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Editor's Note: Claire Kells was born and raised outside Philadelphia. She received a degree in English from Princeton University and a medical degree from the University of California. Currently in residency, she lives and works in the Bay Area. Girl Underwater is her first novel. Claire shares her relationship with swimming, how it was first a chore, then a choice, and then -- after an injury -- something only writing could help relieve.
When I was very young -- a year old, if that -- I wandered off a dock and fell into a lake. My uncle had turned his back for just a moment, but that was enough to lose sight of a curious toddler. Panicked, he bent down, stuck his arms in the cold, murky water, and grabbed hold of me. A year after that incident, my mother put me in swim lessons.
Girl Underwater captures my journey as a swimmer through the book’s protagonist, Avery Delacorte, though I would say the similarities between us are more emotional than physical. Unlike Avery, I never competed at a very high level; I peaked my freshman year of high school with an 11th place finish in the 50 free at the Pennsylvania state championships. I was small for a swimmer, with the wrong build -- short torso, narrow shoulders, long legs. I hated practices and dreaded jumping into a cold pool. When my final high school season ended, I was relieved. Never again did I intend to spend any considerable time in chlorinated water.
My retirement lasted ten years. Then came a running injury -- my third in twelve months -- and I returned to swimming out of desperation. Unlike my high school pool, in which you could not visualize the bottom due to its tan color and somewhat chunky consistency, I was fortunate enough to belong to a gym (affiliated with my medical school) that had a rooftop pool in San Francisco. As a lifelong East Coaster, I’d never in my life swum in an outdoor pool that was open year-round. This was a new, somewhat surreal experience for me.
That first day back, I quit after twenty laps. I was tired and supremely bored. Such were my difficulties with the sport -- I hated staring at that black line for long periods of time with no stimulation. It wasn't fun; it was torture.
The next time, I decided to swim my laps alongside the Masters swim team. Masters Swimming is the largest national organization for adult swimmers, and despite the name, it welcomes swimmers of all abilities. I was nervous, though. Swimming laps at one’s leisure was one thing; joining a team quite another. And so I jumped in Lane 2 -- the Masters team was practicing in Lanes 3, 4, and 5 -- and planned to spy on them from afar.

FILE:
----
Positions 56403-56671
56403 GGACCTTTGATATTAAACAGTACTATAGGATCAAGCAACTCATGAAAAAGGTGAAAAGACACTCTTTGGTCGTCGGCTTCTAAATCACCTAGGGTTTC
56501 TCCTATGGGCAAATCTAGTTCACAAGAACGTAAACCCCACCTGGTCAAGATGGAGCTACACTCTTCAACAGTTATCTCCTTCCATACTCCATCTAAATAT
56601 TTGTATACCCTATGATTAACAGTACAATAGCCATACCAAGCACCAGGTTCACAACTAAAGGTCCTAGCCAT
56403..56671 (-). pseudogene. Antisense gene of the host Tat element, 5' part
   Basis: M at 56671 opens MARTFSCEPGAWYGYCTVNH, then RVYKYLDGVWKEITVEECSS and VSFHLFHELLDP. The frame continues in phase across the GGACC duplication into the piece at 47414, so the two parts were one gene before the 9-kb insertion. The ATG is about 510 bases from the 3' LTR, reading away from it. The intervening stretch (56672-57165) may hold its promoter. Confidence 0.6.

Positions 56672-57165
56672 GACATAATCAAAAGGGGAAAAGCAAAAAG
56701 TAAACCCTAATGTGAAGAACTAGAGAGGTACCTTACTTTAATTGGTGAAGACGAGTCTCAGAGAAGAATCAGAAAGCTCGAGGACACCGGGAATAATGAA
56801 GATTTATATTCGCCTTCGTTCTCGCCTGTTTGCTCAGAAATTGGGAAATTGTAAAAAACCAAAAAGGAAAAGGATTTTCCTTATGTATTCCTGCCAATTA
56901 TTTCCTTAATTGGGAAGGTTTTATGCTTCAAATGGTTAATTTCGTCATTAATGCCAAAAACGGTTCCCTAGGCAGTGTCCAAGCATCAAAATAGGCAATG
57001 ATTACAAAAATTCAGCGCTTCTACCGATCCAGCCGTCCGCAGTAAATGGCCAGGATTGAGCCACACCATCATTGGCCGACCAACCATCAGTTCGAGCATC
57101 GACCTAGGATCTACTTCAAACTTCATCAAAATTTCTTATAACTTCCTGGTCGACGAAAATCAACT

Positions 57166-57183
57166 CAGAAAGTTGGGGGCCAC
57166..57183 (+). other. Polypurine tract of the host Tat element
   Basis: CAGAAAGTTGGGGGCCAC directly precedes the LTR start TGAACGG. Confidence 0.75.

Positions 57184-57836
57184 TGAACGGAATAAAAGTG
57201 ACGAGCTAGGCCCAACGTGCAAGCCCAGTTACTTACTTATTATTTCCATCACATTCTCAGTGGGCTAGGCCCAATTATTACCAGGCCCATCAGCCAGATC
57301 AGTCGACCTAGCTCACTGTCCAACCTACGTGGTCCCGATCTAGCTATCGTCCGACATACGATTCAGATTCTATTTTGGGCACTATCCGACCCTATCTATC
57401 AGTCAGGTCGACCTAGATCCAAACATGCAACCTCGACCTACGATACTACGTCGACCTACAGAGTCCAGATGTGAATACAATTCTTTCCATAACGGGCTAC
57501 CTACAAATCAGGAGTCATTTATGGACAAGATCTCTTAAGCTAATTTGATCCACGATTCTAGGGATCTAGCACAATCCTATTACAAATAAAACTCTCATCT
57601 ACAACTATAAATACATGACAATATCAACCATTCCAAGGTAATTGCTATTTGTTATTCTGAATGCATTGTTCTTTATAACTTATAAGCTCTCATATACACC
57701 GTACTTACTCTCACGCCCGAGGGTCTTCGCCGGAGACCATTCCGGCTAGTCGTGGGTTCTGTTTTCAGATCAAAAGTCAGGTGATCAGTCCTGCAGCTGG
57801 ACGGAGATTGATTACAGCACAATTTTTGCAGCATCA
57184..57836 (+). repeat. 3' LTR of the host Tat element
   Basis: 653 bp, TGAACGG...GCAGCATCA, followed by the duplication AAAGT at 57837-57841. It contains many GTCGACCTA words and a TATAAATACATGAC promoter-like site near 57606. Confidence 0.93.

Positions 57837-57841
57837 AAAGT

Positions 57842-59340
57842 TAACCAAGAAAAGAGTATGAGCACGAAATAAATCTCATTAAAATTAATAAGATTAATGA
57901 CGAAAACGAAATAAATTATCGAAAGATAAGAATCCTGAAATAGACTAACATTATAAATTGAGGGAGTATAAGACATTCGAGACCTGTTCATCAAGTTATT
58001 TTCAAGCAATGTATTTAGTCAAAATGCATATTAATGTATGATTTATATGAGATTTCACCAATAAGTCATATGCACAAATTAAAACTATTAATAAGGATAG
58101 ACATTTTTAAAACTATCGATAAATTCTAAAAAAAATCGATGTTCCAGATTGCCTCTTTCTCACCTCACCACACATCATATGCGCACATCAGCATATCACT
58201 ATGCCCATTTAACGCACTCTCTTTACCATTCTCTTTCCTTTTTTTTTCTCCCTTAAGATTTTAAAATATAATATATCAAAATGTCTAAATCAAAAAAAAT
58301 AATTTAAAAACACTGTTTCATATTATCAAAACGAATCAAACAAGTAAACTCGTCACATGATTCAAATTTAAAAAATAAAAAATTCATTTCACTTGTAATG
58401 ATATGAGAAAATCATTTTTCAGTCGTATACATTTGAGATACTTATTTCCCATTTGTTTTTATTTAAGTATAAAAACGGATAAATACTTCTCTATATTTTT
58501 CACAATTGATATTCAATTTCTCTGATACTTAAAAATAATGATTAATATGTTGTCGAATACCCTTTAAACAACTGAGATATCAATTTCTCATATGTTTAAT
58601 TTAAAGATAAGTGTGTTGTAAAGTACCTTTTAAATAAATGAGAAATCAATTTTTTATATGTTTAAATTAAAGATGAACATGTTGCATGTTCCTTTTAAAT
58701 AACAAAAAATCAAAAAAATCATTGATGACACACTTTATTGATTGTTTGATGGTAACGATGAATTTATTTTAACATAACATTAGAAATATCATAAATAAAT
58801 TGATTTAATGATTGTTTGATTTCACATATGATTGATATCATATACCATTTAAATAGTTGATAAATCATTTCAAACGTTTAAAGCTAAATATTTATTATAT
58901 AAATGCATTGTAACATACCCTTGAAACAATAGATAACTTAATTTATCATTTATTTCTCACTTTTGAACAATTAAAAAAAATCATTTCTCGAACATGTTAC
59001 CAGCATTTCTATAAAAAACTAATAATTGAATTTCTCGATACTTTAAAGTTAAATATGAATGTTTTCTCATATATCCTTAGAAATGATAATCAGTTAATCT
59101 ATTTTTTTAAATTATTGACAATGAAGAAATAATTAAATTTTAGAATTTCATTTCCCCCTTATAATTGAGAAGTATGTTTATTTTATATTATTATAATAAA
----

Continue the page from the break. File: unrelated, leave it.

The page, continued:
Then the coach noticed me. "You've got a nice position in the water," he said. "You should come out for the team."
I gave him a friendly nod and said I would. Which was a lie. I didn't want to go through the misery of a 90-minute practice ever again. Four-thousand yards, 160 laps. No thank you.
And yet there I was the next week, ready to swim. I started in the slowest lane, which was a good choice because my arms felt like jelly after thirty minutes and breathing had become a chore. I stuck it out until the end, though. My motto in sport (and in life) is something along the lines of, I’d rather drown than quit. The coach never made a big deal out of my appearance at that first practice -- he just said, "See you next time," as if I’d been coming every day for months.
Over the next six months, I became a regular. I competed in meets and worked hard to improve my times. No one was making me go to practice -- I went for me, which made a tremendous difference in redefining my attitude towards the sport. For the first time since my childhood, I actually enjoyed swimming. I loved it, even.
Then I got hurt. What followed was physical therapy, doctors, more PT, an MRI, and finally a shoulder surgery that put me out of commission for over a year. I truly believed I would never swim again. And that’s when I started writing Girl Underwater.
This book is a love story at its core -- a love story involving its two main characters, yes, but it’s also about Avery’s tortured love affair with the sport of swimming. There are ups and downs, heartache and hope. Swimming is the foundation upon which her story is built.
The same is true for me, in a way. Slowly, painfully, I fought my way back from injury. After an 18-month absence, I returned to practice -- same coach, same rooftop pool, same group of enthusiastic adult swimmers.
After thirty minutes, my arms felt like jelly and breathing had become a chore. The coach again complimented my high position in the water, even though I worried my shoulder was going to give out. After practice, he said, "See you next time," as if no time had passed.
As if he’d known all along that I’d be back.